UN calls on Mozambique to free journalist Amade Abubacar


The authorities in Mozambique must immediately free journalist Amade Abubacar and investigate allegations that he has been ill-treated, United Nations human rights experts said today.

Abubacar was arrested in Macomia, Cabo Delgado, on 5 January and spent 13 days incommunicado in a military base in Mueda, before being handed back to the police in Macomia. On Thursday he was transferred to prison in the provincial capital of Pemba, according to Angel Quintal of the Committee for the Protection of Journalists.

“We are gravely concerned by this alleged arbitrary arrest and ill-treatment, which appears to be directly related to Mr. Abubacar’s work as a journalist and which could have a chilling effect on the exercise of the right to freedom of expression in Mozambique,” UN Special Rapporteur on freedom of expression, David Kaye, and the Chair of the Working Group on Arbitrary Detention, Seong-Phil Hong, said in a statement published on Friday.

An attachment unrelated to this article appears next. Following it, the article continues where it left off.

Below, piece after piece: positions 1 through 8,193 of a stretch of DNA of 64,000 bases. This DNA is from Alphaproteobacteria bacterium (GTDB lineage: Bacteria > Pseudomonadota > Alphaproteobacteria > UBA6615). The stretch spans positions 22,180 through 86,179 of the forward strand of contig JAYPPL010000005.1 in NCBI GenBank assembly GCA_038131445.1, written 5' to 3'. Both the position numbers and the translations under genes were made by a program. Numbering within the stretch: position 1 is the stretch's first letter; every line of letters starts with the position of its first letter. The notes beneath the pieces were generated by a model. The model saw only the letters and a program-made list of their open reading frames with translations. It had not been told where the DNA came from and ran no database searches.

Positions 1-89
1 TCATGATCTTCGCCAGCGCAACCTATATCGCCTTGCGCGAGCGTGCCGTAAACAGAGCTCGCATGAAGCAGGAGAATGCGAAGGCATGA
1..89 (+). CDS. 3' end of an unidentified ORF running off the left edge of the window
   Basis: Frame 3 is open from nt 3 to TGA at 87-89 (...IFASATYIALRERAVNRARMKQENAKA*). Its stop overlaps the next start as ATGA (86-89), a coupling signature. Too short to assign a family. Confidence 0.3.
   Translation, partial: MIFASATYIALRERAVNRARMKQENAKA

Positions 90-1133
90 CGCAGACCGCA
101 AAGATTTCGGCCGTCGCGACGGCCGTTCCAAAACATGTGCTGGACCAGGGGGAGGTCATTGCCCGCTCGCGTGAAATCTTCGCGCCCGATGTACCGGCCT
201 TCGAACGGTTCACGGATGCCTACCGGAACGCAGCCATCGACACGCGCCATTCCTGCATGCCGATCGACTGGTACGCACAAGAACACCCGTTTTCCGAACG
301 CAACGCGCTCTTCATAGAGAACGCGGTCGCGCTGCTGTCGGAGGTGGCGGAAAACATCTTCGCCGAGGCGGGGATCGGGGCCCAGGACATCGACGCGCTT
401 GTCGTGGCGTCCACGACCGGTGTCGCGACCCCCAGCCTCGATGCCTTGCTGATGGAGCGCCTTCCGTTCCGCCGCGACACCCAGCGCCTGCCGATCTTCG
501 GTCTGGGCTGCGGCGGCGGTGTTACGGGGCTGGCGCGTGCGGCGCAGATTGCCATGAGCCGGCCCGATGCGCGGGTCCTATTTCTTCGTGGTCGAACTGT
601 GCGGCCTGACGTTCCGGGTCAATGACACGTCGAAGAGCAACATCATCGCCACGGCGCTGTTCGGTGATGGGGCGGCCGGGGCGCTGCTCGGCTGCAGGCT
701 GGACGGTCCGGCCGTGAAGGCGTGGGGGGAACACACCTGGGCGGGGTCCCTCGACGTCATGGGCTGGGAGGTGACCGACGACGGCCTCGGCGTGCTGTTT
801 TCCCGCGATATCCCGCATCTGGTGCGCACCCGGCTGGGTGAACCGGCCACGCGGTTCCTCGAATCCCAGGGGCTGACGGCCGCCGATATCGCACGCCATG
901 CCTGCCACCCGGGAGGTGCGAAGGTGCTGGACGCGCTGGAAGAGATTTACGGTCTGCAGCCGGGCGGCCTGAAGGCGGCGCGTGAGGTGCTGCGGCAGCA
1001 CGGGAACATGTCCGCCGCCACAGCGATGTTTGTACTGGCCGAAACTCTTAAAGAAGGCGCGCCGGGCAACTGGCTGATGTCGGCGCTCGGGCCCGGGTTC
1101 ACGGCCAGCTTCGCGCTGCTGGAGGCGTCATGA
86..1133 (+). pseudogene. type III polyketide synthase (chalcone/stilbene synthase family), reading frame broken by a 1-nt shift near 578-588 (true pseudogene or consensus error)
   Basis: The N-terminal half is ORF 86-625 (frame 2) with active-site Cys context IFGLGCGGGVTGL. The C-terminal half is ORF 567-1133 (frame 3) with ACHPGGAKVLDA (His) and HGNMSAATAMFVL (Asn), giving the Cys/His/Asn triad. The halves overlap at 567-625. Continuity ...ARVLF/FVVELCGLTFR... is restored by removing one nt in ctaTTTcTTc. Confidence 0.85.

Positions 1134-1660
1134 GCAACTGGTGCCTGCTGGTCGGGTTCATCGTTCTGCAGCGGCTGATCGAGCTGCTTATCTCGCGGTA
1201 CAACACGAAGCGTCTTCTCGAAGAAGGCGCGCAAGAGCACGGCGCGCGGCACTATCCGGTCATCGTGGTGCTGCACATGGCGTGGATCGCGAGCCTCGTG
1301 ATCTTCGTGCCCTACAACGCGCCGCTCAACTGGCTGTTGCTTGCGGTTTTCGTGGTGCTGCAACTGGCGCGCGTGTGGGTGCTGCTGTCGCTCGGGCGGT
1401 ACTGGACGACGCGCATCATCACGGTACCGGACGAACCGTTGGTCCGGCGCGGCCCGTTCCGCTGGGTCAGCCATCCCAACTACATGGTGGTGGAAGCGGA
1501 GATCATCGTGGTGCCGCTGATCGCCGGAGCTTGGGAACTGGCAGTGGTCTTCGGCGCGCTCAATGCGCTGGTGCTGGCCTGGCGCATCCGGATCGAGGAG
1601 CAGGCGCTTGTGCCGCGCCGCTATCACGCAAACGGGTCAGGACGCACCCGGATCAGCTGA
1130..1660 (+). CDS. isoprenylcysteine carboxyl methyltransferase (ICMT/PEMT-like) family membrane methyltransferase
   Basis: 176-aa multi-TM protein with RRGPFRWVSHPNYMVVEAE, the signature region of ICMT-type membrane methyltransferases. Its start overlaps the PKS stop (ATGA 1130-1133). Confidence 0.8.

A request by his lawyer for provisional release was rejected by the Macomia district judicial court on 18 January. Abubacar has now been charged with violations of the country’s penal code, “raising significant concerns about the criminalizing of reporting in Mozambique”, they added.

Amade is facing charges of “violating state secrecy by means of IT, and incitement to criminal activity using IT,” MISA-Mozambique, the local chapter of regional press freedom body the Media Institute of Southern Africa said on Wednesday, which, the organisation said, means the state is accusing him of espionage on behalf of terrorist groups who have been attacking Cabo Delgado villages since October 2017.

The evidence against Abubacar consists of the fact he has a notebook containing the names of some suspected insurgents, and that he was conducting journalistic work without being directed to do so by his employer, the state local radio network ICS.

MISA-Mozambique also said there is a “strong possibility that during the 13 days that he was detained in a military barracks, the journalist could have been forced, under threat of torture, to confess to crimes he did not commit.” MISA have sent a lawyer to Pemba to represent Amade.

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